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Bring Home A Taste Of Paris The Easy Way With French Bistro Brisket

Beef brisket is more than a tough cut of meat. Steven Raichlen says when it's braised low and slow until tender, it becomes otherworldly.

"Your knife doesn't so much cut through the brisket as glide through it," he says. "It's beefy, meaty, earthy."

Raichlen is the author of Man Made Meals: The Essential Cookbook for Guys. He says his Found Recipe for French Bistro Brisket, adapted from the one featured at the Paris restaurant Benoit, is well worth the long cooking time.

"It is part of what I call classic French guy food — food like snails, oysters, organ meat, wild game," he says. "[Benoit] was opened in 1912 in Les Halles, the old French market, and it catered to the market men, the butchers — guys with really big appetites."

Because brisket tends to be dry, the chefs at the restaurant would first insert slivers of pork fat and carrot into the meat with a hollow needle. As the beef cooked, it would moisturize the brisket from the inside out.

Raichlen describes eating Benoit's brisket as a sensual experience.

"The way you eat it at Benoit, first of all, they bring it to you in a copper pot, lift the lid of the pot and you get this incredible blast of wine flavor with aromatic vegetables, meat, French herbs," he says.

The generous addition of wine does triple duty, serving as a marinade, cooking liquid and finally a gravy.

"It was just incredibly rich and soulful. You could get drunk on the aroma," he says.

Raichlen says he often dreams of the dish and has figured out how to make it at home. Despite a long cooking time, it's easy, he says.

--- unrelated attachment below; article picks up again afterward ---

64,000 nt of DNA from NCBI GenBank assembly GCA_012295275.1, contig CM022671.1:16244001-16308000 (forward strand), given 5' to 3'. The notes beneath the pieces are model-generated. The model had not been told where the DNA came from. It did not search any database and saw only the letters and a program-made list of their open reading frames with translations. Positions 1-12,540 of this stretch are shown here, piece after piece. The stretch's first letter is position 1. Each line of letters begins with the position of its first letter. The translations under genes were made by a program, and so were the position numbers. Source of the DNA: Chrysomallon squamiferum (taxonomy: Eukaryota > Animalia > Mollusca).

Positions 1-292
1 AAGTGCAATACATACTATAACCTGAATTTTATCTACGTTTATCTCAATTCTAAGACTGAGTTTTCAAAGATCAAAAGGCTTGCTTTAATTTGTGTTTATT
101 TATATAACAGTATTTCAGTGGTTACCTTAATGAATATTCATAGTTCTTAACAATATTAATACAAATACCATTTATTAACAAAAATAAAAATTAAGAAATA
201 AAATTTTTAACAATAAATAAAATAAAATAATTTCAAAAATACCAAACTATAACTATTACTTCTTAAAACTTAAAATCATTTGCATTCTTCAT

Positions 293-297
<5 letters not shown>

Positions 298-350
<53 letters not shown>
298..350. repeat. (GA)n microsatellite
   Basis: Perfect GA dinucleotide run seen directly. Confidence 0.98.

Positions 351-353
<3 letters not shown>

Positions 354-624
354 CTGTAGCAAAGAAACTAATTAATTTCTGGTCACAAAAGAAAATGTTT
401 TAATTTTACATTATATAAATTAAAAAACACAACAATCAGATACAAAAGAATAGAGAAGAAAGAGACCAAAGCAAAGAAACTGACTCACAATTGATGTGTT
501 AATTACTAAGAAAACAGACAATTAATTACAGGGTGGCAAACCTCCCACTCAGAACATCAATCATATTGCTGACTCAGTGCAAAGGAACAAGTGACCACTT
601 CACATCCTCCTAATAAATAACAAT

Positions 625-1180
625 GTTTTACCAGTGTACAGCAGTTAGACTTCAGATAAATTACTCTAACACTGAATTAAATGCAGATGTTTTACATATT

"You start by browning bacon and onion, carrots, celery and garlic. Then you brown the brisket, then you flambé the brisket with Cognac, and add red wine to cover — a bottle. Then simply cover the pot, bake the brisket in a low oven for four hours," he says. "Return the vegetables and bacon to the pot and continue baking until the beef is tender enough to cut with the side of a fork."

And when you finally do take that first bite, Raichlen says it'll be "completely extraordinary."


Recipe: French Bistro Brisket

Serves 6 to 8

1 slab (about 3 pounds) center-cut beef brisket

4 slices thick bacon, cut crosswise into 1/4-inch slivers

24 pearl onions, peeled, or 6 small onions, peeled and quartered

8 medium-size carrots, peeled, trimmed, and cut crosswise into 2-inch pieces, plus 2 carrots, peeled, trimmed, and finely chopped

1 pound small red or new potatoes, cut in half

Coarse salt and freshly ground black pepper

1 onion, peeled and finely chopped

2 ribs celery, finely chopped

2 cloves garlic, peeled and finely chopped

2 bay leaves

1/2 cup Cognac

1 bottle (750 milliliters) fruity red wine, like Beaujolais

2 tablespoons tomato paste

1 tablespoon chopped chives (optional)

Preheat the oven to 275 degrees Fahrenheit. Trim any excess fat (more than 1/4 inch) off the brisket.

Place the bacon in a large heavy pot or Dutch oven over medium heat and cook until browned, about 3 minutes. Using a slotted spoon, transfer the bacon to a platter.

Add the pearl onions, carrot pieces and potatoes to the pot, increase the heat to medium-high, and cook until browned (about three minutes), stirring often. Using the slotted spoon, transfer the browned onions, carrots and potatoes to the platter with the bacon. Lightly cover the bacon and vegetables with aluminum foil — they won't be added back to the pot until the brisket has cooked for three hours. Pour off and discard all but about two tablespoons of the bacon fat from the pot.

Very generously season the brisket on all sides with salt and pepper. Place the brisket in the pot and sear it in the hot bacon fat over medium-high heat until darkly browned, about five minutes per side. Transfer the brisket to a plate. Pour off and discard all but two tablespoons of fat.

Add extra two chopped carrots, second chopped onion, celery, garlic and bay leaves to the pot and cook until browned, about four minutes, stirring often.